By Charles Sinclair, Co-Founder and Head of Employer Branding at Oddwork.

Company culture can be defined as a set of mutual beliefs and values that impact behavior. Your company culture sets the tone for your work environment, how your team interacts and how you are perceived by others. According to the recently released study Randstad Employer Brand Study, 96 percent of the 175,000 respondents agree that their company's culture must align with their own personal values for them to feel happy at their workplace. This should speak volumes to every employer.

Earlier, I wrote an article outlining the importance of defining your company's reason for being, cultural pillars, cultural activities and communication strategy. My company and I devised these rules to provide a process to help us succeed.

As a company exiting the startup phase, our business has put a strong emphasis on keeping our values and culture intact. Onboarding new team members at a rapid pace while preserving your culture can often be seen as a challenge. We believe there are three ground rules to stick to:

Hire for Cultural Fit

For a low turnover rate, hire individuals who you believe will fit your company culture. While first impressions are not always correct, there is often that gut feeling you shouldn't ignore. We hold three to four interviews before bringing someone onboard. The final one is always a lunch outside of the office where a potential new team member gets to meet everyone in his or her new team in a highly casual and personal way. We have several employees meet with an individual and assess whether or not this person will likely be a successful match. We strongly believe in the phrase "Hire personality, train skill." If you find someone who you believe has great potential, aligning morals and a shared vision, don't be afraid to take a chance. In our experience, a personality fit can end up providing much more value than a fit on paper.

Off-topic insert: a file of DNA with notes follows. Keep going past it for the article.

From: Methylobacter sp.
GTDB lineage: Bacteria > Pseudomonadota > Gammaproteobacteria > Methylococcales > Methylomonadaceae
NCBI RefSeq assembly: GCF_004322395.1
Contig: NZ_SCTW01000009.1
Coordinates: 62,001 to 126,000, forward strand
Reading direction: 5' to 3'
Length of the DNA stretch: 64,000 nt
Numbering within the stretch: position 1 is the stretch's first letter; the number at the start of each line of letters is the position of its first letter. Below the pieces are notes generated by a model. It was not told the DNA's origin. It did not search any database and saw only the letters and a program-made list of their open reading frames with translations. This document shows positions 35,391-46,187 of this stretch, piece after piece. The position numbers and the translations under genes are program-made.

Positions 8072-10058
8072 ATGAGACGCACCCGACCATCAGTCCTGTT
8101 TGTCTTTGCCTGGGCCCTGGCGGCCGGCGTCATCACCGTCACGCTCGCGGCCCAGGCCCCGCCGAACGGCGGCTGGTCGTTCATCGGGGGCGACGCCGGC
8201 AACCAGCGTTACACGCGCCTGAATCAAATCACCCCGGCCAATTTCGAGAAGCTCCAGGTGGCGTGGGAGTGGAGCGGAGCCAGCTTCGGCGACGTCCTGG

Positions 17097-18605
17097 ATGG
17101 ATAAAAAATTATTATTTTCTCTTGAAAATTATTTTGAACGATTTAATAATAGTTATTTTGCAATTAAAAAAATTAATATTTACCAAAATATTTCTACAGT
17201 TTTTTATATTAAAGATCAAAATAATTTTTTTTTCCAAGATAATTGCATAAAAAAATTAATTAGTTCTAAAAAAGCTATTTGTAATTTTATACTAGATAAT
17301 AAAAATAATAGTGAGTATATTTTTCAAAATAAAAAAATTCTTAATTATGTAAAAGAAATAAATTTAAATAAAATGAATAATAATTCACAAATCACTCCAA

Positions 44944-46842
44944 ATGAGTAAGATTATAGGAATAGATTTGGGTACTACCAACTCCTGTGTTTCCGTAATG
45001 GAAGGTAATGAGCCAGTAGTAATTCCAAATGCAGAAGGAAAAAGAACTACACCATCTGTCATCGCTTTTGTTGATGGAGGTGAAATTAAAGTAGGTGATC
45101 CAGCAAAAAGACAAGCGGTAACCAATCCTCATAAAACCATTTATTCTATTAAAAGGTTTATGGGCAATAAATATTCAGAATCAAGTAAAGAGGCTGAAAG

Live Up to Your Word 

It is vital for a company to agree on a definition of culture and what type of culture you wish to execute. Establishing clear values on how you would like to interact and do business, then incorporating that into your daily life will help set you on the track to growth. One of our cultural pillars is "energy," which is why all employees work out together with a personal trainer every Friday morning. Another cultural pillar is "humility," which is why everyone who comes to our office takes off their shoes -- regardless of whether you're the CEO of a public company, an employee working at the office every day or a talent arriving for your first interview.

Living up to your word goes a long way in both your personal and professional life. Encouraging a company culture that translates into providing a positive lifestyle for your team only has upsides. Both your team and the outside world will respect you for it.

Train Your Leaders 

As your company grows, your departments will expand and you will bring on new talent to lead the way. The ability to identify leaders who will not only embrace your culture but inspire others to do the same is essential to preserve your culture. All leaders at our company go through the same leadership and communications programs to learn a common set of leadership values that align with those of the company itself. Showing appreciation and being straightforward about expectations of your leaders will help create a long-lasting relationship. People come and go but making an investment to train your leaders will help shape your team for the long run.

Strive toward being the type of company whose employees want to turn into your brand's advocates -- the kind of company you can see surfacing in social media not only through its own channels but those of its own employees. Actions speak louder than words, especially in the digital age. By focusing on company culture you will not only help raise your company's visibility but provide honest and invaluable branding that cannot be achieved through that of paid advertising -- regardless of the marketing budget you may possess.  

Charles Sinclair is Co-Founder and Head of Employer Branding at Oddwork, activating company cultures and employer brands. 

Published on: Jul 20, 2018